Wednesday, 27 January 2010

Ready for launch

Finally, after much prevarication and other delays too tedious to mention, I’ve fixed up a time and place for my book launch. It’ll take place on Wednesday, February 24th at Charlotte Street Blues in central London. More details nearer the time.

I went to another London Writers’ Club event last night. The speaker, Will Atkins, is head of Macmillan New Writing, which specialises in publishing previously unpublished novelists, and accepts submissions directly (rather than via agents). It all sounded great – until we established that they’d received around 12,000 submissions to date, and plan to publish eight books a year. You do the math, as they say in the States.

I may yet give it a go, but I won’t be holding my breath. In the meantime, self-publishing seems like an even better idea than it did before.

Tuesday, 5 January 2010

A site for sore eyes

Right, where were we?

Well, the big news is that my new website is finally starting to take shape. I got a first look at it at the weekend, and spent much of Sunday uploading the copy. It still needs a few tweaks (not least because formatting text in WordPress turned out not to be quite as straightforward as advertised), but the developer is working on it and I’m hoping to make it live in the next week or so.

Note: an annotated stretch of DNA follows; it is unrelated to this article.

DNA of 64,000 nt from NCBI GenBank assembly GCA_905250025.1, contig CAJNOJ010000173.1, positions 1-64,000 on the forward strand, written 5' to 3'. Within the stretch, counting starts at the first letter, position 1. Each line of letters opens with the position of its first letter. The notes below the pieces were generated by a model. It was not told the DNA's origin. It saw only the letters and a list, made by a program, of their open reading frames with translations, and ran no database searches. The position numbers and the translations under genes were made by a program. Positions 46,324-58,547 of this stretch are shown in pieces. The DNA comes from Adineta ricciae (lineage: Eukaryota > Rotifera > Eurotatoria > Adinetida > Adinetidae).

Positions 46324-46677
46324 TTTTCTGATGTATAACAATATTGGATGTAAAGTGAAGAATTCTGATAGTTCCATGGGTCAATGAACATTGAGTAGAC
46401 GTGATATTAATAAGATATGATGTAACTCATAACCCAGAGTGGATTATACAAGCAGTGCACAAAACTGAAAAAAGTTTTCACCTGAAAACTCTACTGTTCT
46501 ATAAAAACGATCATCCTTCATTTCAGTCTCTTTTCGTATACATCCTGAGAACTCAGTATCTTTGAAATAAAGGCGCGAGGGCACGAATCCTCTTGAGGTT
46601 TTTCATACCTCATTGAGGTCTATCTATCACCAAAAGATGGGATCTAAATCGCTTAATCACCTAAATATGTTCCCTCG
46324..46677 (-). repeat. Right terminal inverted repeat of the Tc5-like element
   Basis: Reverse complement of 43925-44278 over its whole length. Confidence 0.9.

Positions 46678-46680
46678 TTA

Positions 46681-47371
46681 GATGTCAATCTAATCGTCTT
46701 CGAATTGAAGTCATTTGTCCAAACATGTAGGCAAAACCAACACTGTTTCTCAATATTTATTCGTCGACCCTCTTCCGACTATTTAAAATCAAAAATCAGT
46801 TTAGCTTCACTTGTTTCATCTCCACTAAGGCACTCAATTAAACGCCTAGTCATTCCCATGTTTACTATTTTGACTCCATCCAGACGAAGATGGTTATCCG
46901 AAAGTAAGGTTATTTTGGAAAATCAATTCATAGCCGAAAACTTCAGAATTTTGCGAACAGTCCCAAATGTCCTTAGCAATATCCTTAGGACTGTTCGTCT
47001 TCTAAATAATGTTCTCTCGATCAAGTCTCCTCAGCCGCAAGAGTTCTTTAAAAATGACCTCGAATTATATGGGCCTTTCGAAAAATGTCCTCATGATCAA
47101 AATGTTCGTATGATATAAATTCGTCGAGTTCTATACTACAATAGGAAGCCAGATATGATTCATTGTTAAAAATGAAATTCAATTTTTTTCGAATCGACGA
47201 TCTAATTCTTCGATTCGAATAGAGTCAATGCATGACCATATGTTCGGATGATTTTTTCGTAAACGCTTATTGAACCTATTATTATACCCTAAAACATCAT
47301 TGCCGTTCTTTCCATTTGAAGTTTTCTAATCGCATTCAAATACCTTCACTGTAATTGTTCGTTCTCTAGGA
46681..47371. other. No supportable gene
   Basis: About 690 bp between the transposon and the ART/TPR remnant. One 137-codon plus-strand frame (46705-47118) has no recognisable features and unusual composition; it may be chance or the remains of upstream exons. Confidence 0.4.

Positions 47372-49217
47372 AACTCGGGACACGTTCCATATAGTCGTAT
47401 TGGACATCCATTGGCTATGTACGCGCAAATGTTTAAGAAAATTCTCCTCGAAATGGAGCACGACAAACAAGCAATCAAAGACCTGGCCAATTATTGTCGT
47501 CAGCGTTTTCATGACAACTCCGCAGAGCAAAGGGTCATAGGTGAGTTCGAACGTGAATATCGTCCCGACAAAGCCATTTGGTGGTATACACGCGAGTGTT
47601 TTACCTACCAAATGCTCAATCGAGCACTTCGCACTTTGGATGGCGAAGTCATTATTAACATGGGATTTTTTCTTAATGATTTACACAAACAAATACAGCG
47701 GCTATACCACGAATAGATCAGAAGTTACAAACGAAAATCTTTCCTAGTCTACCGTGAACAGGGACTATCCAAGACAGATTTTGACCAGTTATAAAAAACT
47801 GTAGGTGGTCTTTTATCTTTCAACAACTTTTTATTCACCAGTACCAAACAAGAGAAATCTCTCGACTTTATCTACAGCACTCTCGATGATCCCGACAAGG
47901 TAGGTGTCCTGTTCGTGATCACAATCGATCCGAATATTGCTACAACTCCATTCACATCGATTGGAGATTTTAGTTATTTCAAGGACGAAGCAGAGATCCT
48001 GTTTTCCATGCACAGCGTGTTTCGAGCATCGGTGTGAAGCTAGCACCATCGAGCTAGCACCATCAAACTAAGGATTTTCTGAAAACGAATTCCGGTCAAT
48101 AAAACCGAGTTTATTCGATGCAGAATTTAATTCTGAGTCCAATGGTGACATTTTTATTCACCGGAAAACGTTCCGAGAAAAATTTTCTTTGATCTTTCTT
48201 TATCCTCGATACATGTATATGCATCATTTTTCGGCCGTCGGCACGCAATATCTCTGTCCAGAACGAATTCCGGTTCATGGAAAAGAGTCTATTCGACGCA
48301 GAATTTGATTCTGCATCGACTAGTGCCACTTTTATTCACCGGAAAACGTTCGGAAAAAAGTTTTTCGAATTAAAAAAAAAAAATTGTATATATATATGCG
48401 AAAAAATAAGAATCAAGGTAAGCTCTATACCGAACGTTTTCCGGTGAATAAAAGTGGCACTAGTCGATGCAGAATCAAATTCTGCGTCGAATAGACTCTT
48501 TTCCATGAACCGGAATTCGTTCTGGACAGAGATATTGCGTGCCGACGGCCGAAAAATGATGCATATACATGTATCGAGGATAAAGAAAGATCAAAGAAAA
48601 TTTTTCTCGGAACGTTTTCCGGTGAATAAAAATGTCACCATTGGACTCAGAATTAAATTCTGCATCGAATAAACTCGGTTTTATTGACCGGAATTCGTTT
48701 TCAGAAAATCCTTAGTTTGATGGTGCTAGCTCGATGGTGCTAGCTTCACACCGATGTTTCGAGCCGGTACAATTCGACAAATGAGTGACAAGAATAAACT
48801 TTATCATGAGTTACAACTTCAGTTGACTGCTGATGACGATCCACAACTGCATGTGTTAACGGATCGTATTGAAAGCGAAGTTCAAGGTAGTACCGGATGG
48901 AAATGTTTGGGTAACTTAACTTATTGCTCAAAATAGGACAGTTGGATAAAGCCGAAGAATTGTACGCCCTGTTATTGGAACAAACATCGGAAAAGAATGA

In terms of marketing, the website is the biggest difference between my first and second forays into self-publishing. Back in 2002, I had a launch party for Grown-Up People, and I paid Xlibris for a selection of promotional materials (business cards, bookmarks and postcards) containing details of the book and how to order it, which I sent to anyone who I thought might be interested. I did the same via email, but the sum total of my efforts still came to fewer than 100 copies sold, and none to anyone I didn’t know personally.

Having a website to promote First Time I Met The Blues should, in theory, make it easier to market the book. For starters, I can send the link to anyone who I think might be interested – not just friends and acquaintances, but likely sources of publicity as well. Then there’s the possibility of people finding the site via a link from another site – assuming I can get anyone to create those links – or a search engine. (Type ‘first time i met the blues novel’ into Google and this blog comes up in second place on the listings, beaten only by my nemesis, David Williams.) And once they’re there, they can order the book and pay me using PayPal. Simples, as the meerkat says.

The website won’t just flog the book mercilessly, though: I am planning a couple of other features that readers, and potential readers, will hopefully enjoy. But more about that when it’s ready to unveil to the world.